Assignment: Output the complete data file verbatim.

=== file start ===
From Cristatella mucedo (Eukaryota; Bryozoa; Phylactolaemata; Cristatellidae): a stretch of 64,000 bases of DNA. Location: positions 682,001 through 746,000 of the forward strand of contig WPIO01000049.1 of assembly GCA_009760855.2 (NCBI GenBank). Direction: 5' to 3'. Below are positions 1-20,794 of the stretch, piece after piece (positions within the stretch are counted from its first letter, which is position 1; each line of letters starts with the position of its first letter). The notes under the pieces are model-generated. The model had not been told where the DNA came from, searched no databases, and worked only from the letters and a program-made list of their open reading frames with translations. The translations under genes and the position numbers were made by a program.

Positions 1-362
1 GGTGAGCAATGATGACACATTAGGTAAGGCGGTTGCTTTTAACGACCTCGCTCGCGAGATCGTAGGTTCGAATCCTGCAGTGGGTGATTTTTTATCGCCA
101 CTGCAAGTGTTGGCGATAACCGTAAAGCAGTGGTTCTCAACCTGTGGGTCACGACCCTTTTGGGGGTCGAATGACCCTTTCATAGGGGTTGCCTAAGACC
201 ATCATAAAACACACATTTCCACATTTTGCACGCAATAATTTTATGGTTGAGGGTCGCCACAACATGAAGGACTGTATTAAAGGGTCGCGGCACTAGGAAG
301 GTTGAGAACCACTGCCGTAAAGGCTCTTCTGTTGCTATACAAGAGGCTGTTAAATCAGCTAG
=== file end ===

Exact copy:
From Cristatella mucedo (Eukaryota; Bryozoa; Phylactolaemata; Cristatellidae): a stretch of 64,000 bases of DNA. Location: positions 682,001 through 746,000 of the forward strand of contig WPIO01000049.1 of assembly GCA_009760855.2 (NCBI GenBank). Direction: 5' to 3'. Below are positions 1-20,794 of the stretch, piece after piece (positions within the stretch are counted from its first letter, which is position 1; each line of letters starts with the position of its first letter). The notes under the pieces are model-generated. The model had not been told where the DNA came from, searched no databases, and worked only from the letters and a program-made list of their open reading frames with translations. The translations under genes and the position numbers were made by a program.

Positions 1-362
1 GGTGAGCAATGATGACACATTAGGTAAGGCGGTTGCTTTTAACGACCTCGCTCGCGAGATCGTAGGTTCGAATCCTGCAGTGGGTGATTTTTTATCGCCA
101 CTGCAAGTGTTGGCGATAACCGTAAAGCAGTGGTTCTCAACCTGTGGGTCACGACCCTTTTGGGGGTCGAATGACCCTTTCATAGGGGTTGCCTAAGACC
201 ATCATAAAACACACATTTCCACATTTTGCACGCAATAATTTTATGGTTGAGGGTCGCCACAACATGAAGGACTGTATTAAAGGGTCGCGGCACTAGGAAG
301 GTTGAGAACCACTGCCGTAAAGGCTCTTCTGTTGCTATACAAGAGGCTGTTAAATCAGCTAG